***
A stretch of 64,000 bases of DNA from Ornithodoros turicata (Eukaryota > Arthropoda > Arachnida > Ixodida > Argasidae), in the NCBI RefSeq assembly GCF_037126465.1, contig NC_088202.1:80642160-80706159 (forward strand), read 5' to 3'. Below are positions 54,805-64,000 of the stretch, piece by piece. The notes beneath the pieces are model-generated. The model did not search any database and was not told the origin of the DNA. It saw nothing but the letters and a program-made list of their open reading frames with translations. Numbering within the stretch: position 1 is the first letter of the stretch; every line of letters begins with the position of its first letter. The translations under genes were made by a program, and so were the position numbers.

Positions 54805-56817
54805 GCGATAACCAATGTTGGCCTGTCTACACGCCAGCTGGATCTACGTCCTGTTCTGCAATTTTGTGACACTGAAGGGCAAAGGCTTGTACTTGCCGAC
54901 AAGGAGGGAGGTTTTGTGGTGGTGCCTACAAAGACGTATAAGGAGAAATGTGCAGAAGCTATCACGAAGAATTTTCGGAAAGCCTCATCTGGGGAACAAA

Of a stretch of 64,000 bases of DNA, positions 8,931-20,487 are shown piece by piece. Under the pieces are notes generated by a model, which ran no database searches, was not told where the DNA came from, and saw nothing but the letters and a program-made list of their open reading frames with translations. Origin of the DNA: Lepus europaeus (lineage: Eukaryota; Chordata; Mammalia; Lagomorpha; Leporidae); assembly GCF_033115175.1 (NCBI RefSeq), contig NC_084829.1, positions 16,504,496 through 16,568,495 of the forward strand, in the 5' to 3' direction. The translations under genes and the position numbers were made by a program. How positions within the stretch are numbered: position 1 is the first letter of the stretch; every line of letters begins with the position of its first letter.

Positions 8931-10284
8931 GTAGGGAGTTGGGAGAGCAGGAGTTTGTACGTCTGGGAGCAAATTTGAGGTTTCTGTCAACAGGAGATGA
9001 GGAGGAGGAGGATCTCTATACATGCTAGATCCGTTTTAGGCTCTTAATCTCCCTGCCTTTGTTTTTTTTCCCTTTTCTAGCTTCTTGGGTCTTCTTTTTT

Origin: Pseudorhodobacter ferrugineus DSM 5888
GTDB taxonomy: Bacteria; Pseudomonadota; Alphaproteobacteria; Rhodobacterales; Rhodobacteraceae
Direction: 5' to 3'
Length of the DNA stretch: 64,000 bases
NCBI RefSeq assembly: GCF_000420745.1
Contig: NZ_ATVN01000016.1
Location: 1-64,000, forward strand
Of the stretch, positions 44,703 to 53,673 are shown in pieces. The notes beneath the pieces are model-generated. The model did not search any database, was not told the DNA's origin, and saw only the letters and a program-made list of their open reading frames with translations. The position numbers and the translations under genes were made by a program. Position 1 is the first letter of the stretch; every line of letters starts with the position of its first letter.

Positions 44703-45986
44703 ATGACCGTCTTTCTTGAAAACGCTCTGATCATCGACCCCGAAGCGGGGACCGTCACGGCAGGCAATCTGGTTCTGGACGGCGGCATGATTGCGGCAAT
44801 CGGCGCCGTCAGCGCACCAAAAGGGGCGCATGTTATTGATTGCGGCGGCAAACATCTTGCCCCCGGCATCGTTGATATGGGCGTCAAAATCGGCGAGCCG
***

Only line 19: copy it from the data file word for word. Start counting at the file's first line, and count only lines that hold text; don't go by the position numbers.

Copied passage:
44801 CGGCGCCGTCAGCGCACCAAAAGGGGCGCATGTTATTGATTGCGGCGGCAAACATCTTGCCCCCGGCATCGTTGATATGGGCGTCAAAATCGGCGAGCCG